• @marcKatz, if you simply connected that metal box to soil (a ground rod) and nothing else, no, it wouldn't be equivalent. It's a common misconception that all electricity wants to return to ground; it actually wants to return to its source. For natural electricity, such as lightning and static electricity, that is indeed ground, but for the electricity coming from the power company, it wants to go back to the neutral terminal of the transformer up on the pole. In any case, you already have a perfectly good ground right there in the box, so why not use it? – Nate S. Dec 13 '19 at 20:54
  • @marcKatz, that's fine to mix ground wire sizes; they just need to have their minimum wire size all the way from what they're protecting back to the panel. So if you're thinking of joining #6 from the receptacle and #6 back to the panel with a #12 to ground the box, that's fine. – Nate S. Dec 13 '19 at 20:56
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Coming up a little short

You can always splice wires, but only inside junction boxes.*

What I would do is put a large steel junction box located so you have ample wire length for your splice (given your short wires). That is to say, don't short-skunk it and leave yourself only 2" of wire inside the box; give yourself a full 9-12".

Then, since the junction box is quite close, connect it to the service panel with EMT, IMC or Rigid conduit. What does this do? That metal conduit is usable as the ground path. Which means you can simply terminate the ground wire right there in the junction box; no need to extend into the panel. Then, in that box, you splice to extend the neutral wire. The last segment through the metal conduit only has 3 wires in the pipe.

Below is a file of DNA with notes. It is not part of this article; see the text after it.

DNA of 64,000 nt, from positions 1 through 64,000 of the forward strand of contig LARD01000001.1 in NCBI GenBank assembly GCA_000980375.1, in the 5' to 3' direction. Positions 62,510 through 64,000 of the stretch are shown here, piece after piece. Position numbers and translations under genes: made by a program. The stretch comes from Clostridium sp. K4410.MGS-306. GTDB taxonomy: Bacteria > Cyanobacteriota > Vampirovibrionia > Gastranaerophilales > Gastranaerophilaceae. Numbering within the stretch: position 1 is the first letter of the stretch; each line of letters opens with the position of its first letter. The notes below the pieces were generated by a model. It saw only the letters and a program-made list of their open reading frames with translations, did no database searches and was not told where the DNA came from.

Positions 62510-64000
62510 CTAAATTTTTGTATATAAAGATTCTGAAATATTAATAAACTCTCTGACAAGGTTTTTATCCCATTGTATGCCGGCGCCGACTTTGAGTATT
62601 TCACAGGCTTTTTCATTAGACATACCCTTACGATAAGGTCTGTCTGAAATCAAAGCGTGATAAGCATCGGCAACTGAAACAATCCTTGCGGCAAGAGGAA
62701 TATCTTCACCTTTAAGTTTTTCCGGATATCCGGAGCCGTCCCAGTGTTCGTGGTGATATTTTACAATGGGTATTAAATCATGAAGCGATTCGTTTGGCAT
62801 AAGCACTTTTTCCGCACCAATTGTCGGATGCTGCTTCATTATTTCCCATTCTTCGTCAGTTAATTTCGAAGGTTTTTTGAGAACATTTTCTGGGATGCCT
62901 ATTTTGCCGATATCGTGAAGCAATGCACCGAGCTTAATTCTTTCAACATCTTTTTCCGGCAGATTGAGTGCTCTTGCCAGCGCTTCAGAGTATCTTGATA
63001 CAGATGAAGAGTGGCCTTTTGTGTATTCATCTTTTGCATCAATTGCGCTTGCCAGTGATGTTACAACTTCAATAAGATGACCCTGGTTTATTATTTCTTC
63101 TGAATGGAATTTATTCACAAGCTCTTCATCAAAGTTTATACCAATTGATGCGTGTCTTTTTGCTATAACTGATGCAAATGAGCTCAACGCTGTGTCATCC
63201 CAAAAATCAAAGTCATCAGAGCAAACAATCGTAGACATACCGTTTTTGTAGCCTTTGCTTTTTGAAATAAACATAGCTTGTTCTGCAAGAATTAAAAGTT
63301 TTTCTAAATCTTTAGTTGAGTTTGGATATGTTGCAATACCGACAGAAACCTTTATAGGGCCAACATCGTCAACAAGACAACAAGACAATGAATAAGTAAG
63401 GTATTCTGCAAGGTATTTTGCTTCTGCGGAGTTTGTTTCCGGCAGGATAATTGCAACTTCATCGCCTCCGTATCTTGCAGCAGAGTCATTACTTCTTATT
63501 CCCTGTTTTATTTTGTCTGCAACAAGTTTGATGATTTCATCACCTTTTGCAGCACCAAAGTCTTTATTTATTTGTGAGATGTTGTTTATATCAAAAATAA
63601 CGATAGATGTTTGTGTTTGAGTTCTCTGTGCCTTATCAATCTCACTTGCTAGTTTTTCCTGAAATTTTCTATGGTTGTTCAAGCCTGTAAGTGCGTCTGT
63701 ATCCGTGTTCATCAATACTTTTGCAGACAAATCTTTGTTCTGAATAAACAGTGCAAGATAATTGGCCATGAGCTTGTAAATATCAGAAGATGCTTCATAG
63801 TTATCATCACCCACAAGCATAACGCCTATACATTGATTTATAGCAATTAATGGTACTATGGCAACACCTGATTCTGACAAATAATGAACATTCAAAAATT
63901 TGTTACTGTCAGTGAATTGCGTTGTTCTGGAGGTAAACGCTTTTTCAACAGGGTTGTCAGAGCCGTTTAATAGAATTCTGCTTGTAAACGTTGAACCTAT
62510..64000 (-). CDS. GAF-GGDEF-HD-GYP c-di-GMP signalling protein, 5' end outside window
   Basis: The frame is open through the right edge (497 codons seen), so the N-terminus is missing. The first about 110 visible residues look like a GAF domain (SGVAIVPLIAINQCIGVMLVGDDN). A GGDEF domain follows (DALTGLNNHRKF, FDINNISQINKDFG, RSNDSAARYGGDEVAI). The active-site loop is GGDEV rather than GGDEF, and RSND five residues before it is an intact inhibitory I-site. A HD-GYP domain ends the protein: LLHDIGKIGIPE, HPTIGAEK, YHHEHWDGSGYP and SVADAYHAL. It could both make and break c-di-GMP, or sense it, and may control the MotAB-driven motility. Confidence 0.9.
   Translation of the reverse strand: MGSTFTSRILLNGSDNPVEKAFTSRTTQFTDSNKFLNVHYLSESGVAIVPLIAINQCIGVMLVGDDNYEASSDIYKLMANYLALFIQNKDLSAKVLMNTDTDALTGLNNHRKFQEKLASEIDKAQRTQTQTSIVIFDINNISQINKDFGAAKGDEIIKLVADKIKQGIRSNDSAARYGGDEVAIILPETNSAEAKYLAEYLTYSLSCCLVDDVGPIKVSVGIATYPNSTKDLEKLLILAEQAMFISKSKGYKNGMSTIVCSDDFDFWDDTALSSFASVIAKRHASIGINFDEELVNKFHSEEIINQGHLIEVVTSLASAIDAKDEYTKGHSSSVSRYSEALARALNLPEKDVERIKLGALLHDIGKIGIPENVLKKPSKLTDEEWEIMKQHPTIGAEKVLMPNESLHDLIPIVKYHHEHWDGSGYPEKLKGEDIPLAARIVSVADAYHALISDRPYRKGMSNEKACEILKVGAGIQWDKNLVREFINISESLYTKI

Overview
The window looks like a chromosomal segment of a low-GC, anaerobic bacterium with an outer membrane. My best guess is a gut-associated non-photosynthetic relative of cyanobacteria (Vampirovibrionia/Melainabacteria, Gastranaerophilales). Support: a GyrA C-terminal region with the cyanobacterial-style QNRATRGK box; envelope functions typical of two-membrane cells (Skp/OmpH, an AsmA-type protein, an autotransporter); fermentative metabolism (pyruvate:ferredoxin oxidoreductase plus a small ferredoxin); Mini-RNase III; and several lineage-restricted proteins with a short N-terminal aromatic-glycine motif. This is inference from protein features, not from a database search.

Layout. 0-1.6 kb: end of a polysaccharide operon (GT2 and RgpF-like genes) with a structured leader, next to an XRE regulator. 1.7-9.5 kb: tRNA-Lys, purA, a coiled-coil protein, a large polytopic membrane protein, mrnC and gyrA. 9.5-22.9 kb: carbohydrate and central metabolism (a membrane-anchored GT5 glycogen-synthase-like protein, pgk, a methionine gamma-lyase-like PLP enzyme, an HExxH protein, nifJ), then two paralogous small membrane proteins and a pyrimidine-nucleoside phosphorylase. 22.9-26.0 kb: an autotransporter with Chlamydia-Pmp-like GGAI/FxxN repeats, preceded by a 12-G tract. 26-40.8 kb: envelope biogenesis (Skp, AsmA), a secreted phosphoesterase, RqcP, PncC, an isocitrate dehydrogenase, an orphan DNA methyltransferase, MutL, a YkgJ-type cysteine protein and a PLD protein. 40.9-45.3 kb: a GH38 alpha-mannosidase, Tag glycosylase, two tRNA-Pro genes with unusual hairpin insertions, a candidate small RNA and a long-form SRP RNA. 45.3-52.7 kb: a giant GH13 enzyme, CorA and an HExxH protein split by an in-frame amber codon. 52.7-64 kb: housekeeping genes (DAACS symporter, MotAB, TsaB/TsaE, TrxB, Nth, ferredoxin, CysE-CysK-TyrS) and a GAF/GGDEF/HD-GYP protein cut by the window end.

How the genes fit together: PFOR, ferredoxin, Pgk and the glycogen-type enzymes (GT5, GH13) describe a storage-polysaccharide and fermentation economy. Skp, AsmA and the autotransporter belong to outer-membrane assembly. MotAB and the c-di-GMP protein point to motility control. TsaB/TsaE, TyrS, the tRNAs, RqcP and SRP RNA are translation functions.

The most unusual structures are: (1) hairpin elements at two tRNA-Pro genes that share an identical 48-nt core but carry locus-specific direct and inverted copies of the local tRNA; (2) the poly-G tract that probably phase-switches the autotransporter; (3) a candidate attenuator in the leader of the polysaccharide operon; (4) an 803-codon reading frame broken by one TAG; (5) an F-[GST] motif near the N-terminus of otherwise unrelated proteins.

I actually do this intentionally, in almost all my circuits. The reason is, I acquired a factory building where breaker thieves had cut all the wires at the edge of the panels. So I simply installed a bunch of boxes <24" up the conduits and spliced there. The splices have given zero trouble. They also let me transition from legacy solid wire to stranded wire for easy working in the panel. So I'm a fan of the technique, and even use it in places I don't need to -- they're a great place to stick $16 GFCI receptacles or deadfronts instead of $40 GFCI breakers.

Busy grounds in boxes

Remember ground wires are almost free in conduit fill calcs; you count only the largest wire once.

First, if you have a metal junction box, and your receptacle also has a metal yoke, and the receptacle sits hard-flush onto the metal screw-mounts on the junction box -- no gap, rust or little paper squares in the way -- then the receptacle grounds through this hard yoke-box contact. So you don't need a recep-box jumper wire. That frees up the ground screw on the junction box for your supply cable.

Or, you can drill multiple #10-32 holes in the junction box and have multiple ground screws. Legit!

Or, if you're really vexed by the need to ground multiple wires to the box frame, you can pigtail.

If that's too much for you (e.g. you are using #6 wire), then here's a cheat -- shop for "accessory ground bars" for service panels. Some are only 3" long and will fit nicely inside a junction box. Attach them flush (drill and tap a couple #10-32 holes if needed to mount them; don't put screw holes in removable knockouts). Then attach to the lug holes on the bar. That will slickly deal with #6 wire and aluminum wire, since they are aluminum rated.

* Or conduit bodies so large that they have sufficient cubic inches to qualify under the junction-box rules; however this may foreclose adding any more circuits to the conduit.)